Home Across our region War on Weeds gets support from the State

War on Weeds gets support from the State

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Minister for Agriculture and Member for Northern Tablelands Adam Marshall with Northern Tablelands Local Land Services Senior Field Officer Guy Walker inspecting a paddock near Armidale.

War on weeds gets a funding boost from the State Government. This announcement of $24.2 million from Minister from Agriculture and Member for Northern Tablelands Adam Marshall

RECORD FUNDING BOOST TO SUPPORT STATE’S WAR ON WEEDS

MINISTER for Agriculture and Member for Northern Tablelands Adam Marshall today announced a record $24.2 million funding boost for the war on weeds, which will see cutting-edge technologies, including environmental DNA (eDNA) testing, used by farmers to manage the state’s worst weeds.

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Mr. Marshall said the investment would modernise the state’s biosecurity systems and give farmers, local councils, and weed authorities, the resources they needed to stop weed infestations in their tracks.

“Today, we are investing a record amount of funding and putting smart technologies in place which will tackle weeds brought on post-drought, bushfires, and floods,” Mr. Marshall said.

“Heading into spring, conditions present a high risk of new weeds and the increased growth of established weeds, so this $24.2 million boost comes at a crucial time.

“We will use detector dogs, eDNA testing to trace water weeds, and Climate modelling which predicts areas most at risk to priority invasive species to tackle the weeds which cost $1.8 billion each year in control measures and lost production.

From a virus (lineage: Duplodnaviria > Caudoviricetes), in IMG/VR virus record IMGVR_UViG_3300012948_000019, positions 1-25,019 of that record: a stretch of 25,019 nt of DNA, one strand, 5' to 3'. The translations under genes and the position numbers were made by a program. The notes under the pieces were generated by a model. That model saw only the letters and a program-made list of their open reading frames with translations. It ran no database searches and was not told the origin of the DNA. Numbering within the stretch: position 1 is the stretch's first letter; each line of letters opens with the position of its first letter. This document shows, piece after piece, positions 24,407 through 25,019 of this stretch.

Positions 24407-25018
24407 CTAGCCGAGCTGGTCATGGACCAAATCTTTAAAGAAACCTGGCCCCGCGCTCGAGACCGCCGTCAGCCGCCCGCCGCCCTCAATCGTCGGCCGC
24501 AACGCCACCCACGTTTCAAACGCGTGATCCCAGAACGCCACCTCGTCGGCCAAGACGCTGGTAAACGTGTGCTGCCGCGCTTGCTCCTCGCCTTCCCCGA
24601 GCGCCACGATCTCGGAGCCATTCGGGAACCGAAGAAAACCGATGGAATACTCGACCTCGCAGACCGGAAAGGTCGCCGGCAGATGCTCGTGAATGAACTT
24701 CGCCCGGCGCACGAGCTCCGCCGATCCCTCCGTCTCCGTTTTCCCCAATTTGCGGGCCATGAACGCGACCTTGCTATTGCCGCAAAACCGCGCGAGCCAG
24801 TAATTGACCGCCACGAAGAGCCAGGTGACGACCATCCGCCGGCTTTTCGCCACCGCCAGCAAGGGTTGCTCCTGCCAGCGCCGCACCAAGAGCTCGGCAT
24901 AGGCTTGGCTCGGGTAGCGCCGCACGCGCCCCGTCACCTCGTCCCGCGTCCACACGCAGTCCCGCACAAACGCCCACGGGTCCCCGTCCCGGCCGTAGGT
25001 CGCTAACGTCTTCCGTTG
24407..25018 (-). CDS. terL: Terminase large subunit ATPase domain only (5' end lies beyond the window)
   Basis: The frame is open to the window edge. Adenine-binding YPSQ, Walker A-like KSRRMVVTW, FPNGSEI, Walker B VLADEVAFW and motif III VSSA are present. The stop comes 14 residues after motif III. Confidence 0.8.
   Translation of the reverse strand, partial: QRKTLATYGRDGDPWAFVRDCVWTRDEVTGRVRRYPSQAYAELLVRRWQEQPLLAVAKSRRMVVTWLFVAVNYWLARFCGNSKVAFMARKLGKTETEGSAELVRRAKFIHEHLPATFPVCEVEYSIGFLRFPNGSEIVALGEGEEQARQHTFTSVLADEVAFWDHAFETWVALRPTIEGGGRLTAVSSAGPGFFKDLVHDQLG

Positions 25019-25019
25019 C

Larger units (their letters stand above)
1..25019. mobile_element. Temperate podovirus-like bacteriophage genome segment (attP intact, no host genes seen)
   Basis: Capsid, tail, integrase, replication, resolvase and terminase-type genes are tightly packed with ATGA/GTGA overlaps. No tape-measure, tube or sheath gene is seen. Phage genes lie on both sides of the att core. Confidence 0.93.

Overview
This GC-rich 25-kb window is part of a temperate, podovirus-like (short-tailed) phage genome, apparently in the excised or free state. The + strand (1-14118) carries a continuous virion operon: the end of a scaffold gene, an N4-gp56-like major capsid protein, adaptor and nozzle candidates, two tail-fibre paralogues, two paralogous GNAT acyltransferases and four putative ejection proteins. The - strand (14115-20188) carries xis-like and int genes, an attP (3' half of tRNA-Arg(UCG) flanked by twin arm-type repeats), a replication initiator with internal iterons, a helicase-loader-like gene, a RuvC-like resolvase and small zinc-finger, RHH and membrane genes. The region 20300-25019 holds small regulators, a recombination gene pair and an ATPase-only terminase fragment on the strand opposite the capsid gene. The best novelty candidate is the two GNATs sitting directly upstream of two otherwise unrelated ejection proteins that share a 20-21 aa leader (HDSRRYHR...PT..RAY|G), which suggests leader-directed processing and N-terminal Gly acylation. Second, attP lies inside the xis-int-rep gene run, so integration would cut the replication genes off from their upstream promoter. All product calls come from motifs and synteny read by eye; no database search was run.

“The successful NSW Weeds Action Program has been funded to support 11 regional sub-programs and target weeds by focusing on coordinated planning across the state, new incursion responses, and biological control.”

Between 2015 and 2020, a $166 million investment helped the NSW Government, councils, communities, farmers, and other land managers successfully target weeds.

“High-risk weeds such as parthenium and tropical soda apple continue to put pressure on agriculture, with established weeds such as African lovegrass and serrated tussock being targeted through our weed management programs,” Mr. Marshall said.

“We will increase awareness, management and surveillance, largely through face-to-face support from local councils who provide farmers and other land managers with expert advice, weed identification and management options during property visits.”

The new priority projects and NSW Weeds Action Program are key initiatives for the NSW Government’s NSW Invasive Species Plan, which aims to reduce the devastating impacts of weeds on agricultural production and the environment.

More information is available on the NSW Department Primary Industries website https://www.dpi.nsw.gov.au/biosecurity/weeds/strategy. Weed management advice is available from weeds.dpi.nsw.gov.au or by downloading the NSW WeedWise app.

MEDIA: Luke O’Donnell 0427 837 497

VIAMEDIA: Luke O’Donnell 0427 837 497
SOURCEAdam Marshall
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